While most world countries have come to the conclusion that vehicle emissions contribute mostly to city air pollution, nine or more countries, along with cities and states have imposed ban on production of diesel cars. Copenhagen mayor wants the city to stop production of diesel cars with immediate effect. In December 2018, Paris, Madrid, Athens and Mexico City affirmed that they would remove diesel cars and vans by 2015. Meanwhile, Norway has plans to phase out conventional cars (with Internal Combustion Engine) by 2025, followed by France (in 2040) and UK by 2050. No wonder, Maruti Suzuki, major Indian car manufacturer has responded to this global alert and takes action aptly.
While remembering Rudolf Christian Karl Diesel who invented the diesel engine that created history as a form of cheaper alternative to petrol engine, it was later found that the invention had its ling side too. Heating air (high heat needed to fire a diesel engine) in a diesel engine gives rise to generation of nitrogen oxides that include toxic Nitrogen Oxide (NO2), greenhouse gas Nitrous Oxide (N2O), as well as Nitric oxide (NO) , which reacts with oxygen to form a lethal gas. In a petrol engine car, these are automatically cleaned up by 3-way catalytic converter, as a result of which the emission contains 30% lesser NO2, as compared to a diesel car. That’s precisely the reason behind targeting diesel cars.
In April 2019, Maruti Suzuki announced that it would phase out production of diesel models w.e.f. April 1, 2020, when Bharat Stage VI Emission Standards will come into force. Elaborating further into the issue, the Indo-Japanese joint venture company admitted that the enhanced emission control imposed by the government of India would make new diesel engines costlier by up to Rs. 1.5 lakh while the acquisition cost of diesel cars will automatically go up considerably. In terms of ROI, it would also be uneconomical to invest in new form of diesel engines to meet the BD VI norms. CNG or Compressed Natural Gas, it reiterated, could be an effective replacement for both types of fuels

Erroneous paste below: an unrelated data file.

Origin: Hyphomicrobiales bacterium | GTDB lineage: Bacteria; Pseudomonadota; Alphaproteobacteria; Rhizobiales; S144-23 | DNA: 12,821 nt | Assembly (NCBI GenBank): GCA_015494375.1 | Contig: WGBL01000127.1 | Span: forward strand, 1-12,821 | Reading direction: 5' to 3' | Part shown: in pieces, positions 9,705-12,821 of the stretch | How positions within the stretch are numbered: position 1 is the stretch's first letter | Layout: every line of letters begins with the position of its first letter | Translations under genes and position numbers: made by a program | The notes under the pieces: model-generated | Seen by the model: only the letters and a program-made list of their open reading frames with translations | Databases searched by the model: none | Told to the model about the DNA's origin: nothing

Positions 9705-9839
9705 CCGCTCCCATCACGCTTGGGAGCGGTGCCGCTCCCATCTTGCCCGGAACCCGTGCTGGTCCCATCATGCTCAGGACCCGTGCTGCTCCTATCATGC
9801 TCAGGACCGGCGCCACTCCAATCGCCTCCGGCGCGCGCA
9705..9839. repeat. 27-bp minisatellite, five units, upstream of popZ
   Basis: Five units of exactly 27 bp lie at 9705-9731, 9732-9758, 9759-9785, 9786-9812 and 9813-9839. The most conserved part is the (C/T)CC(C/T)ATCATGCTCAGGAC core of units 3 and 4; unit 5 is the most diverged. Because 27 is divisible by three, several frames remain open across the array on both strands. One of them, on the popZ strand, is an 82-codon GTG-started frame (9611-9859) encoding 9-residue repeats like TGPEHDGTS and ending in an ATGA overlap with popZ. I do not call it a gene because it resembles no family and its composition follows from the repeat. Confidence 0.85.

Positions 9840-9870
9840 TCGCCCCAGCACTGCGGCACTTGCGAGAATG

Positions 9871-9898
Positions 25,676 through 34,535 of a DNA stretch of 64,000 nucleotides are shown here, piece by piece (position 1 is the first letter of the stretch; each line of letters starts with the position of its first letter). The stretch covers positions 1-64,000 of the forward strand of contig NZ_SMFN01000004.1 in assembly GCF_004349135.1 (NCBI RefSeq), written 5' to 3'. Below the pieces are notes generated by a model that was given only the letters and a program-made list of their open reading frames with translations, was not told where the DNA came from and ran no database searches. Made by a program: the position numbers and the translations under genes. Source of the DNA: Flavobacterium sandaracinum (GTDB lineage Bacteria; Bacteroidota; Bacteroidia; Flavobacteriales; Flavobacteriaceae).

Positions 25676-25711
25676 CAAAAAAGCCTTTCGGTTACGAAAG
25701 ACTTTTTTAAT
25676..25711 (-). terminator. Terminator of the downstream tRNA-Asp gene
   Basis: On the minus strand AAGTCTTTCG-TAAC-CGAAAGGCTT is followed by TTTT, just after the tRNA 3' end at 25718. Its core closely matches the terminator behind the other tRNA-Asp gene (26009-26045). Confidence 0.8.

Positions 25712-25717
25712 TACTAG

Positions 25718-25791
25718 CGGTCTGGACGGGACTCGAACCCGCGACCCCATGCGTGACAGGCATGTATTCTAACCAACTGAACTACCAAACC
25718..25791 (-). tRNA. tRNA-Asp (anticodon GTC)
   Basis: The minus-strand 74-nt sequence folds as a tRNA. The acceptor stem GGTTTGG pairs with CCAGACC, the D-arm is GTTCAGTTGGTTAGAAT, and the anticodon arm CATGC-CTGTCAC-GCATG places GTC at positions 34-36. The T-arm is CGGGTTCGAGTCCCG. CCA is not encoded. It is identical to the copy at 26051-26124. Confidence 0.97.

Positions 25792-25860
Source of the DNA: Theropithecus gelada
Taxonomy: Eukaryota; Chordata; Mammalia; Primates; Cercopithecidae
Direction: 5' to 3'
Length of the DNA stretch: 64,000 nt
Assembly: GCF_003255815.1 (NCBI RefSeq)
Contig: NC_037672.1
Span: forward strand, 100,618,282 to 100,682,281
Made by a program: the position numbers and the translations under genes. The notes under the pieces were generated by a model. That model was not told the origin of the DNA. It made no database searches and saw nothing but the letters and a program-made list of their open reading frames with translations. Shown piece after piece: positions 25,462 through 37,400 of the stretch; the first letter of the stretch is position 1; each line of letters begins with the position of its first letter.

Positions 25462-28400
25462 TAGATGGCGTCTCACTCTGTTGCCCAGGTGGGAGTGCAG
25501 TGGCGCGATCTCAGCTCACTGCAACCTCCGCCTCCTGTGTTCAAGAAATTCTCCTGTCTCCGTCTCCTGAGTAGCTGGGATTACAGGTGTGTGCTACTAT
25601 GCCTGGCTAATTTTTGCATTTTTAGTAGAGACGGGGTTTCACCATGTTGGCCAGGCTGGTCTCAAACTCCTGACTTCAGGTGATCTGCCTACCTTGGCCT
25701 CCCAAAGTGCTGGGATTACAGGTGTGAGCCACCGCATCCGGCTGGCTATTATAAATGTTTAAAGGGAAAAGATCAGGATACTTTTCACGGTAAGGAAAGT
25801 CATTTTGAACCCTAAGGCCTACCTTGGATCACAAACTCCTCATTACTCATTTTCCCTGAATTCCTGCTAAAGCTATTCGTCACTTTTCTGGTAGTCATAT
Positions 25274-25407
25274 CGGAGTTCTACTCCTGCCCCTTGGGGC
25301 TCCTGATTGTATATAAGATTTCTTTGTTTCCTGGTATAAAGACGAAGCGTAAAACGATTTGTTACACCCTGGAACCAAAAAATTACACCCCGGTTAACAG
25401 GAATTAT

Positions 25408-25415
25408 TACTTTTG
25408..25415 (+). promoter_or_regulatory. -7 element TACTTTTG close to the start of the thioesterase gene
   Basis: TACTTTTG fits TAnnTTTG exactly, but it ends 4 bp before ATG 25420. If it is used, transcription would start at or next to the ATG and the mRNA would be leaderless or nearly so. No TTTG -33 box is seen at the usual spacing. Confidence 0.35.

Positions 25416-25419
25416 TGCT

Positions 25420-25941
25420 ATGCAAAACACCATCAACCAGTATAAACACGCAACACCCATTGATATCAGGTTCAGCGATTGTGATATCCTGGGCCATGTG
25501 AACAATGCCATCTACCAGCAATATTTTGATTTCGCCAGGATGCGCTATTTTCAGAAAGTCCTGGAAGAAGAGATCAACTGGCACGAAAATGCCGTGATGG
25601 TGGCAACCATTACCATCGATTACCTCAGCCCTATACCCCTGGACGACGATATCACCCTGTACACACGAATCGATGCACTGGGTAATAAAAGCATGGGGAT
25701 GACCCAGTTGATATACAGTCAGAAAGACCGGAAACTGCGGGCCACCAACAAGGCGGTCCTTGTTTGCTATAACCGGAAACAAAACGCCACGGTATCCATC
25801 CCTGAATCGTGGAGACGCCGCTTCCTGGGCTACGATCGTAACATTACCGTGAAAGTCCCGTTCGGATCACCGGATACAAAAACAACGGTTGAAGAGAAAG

Looking at it dispassionately, diesel cars do not prove economical to run these days too. The customary facility of gaining lower operating cost due to the wide gap between costlier petrol and lower diesel fuel has also narrowed substantially. The price of diesel, in a metropolitan city such as Chennai recorded Rs. 70.48 a liter, while petrol was sold at Rs.75.92 a liter.
Ethically speaking, Maruti Suzuki does not underestimate the power of public awareness. Concerns about health risk from toxic diesel emissions have disturbed average Indians as it has affected people all over the world. Also, since it is a major polluter of the environment, it is fast losing ground in passenger vehicle market globally. So it is only too sensible that Maruti Suzuki has decided to stop making diesel cars. Meanwhile, it may be worthwhile to take a look at other major car manufacturers that have taken similar resolutions, and are listed below.
Surprisingly enough, the first diesel car invented in 1823 was a biofuel car. Rudolf Diesel displayed the first Diesel engine in Augsburg, Germany in 1893 that also ran on peanut oil. However, the Cummins "Diesel Special" racecar was driven at Daytona and the Indianapolis 500 in 1931. In 1933 a Bentley fitted with a diesel engine was the first of its kind to compete in the Monte Carlo Rally. In 1934, the Diesel Cummins Indy Car made another successful appearance. In 1933, the Citroën Rosalie was introduced as the first production passenger car to be powered by a diesel engine. On account of legal restrictions imposed on diesel engine, the car did not go into commercial production till 1935.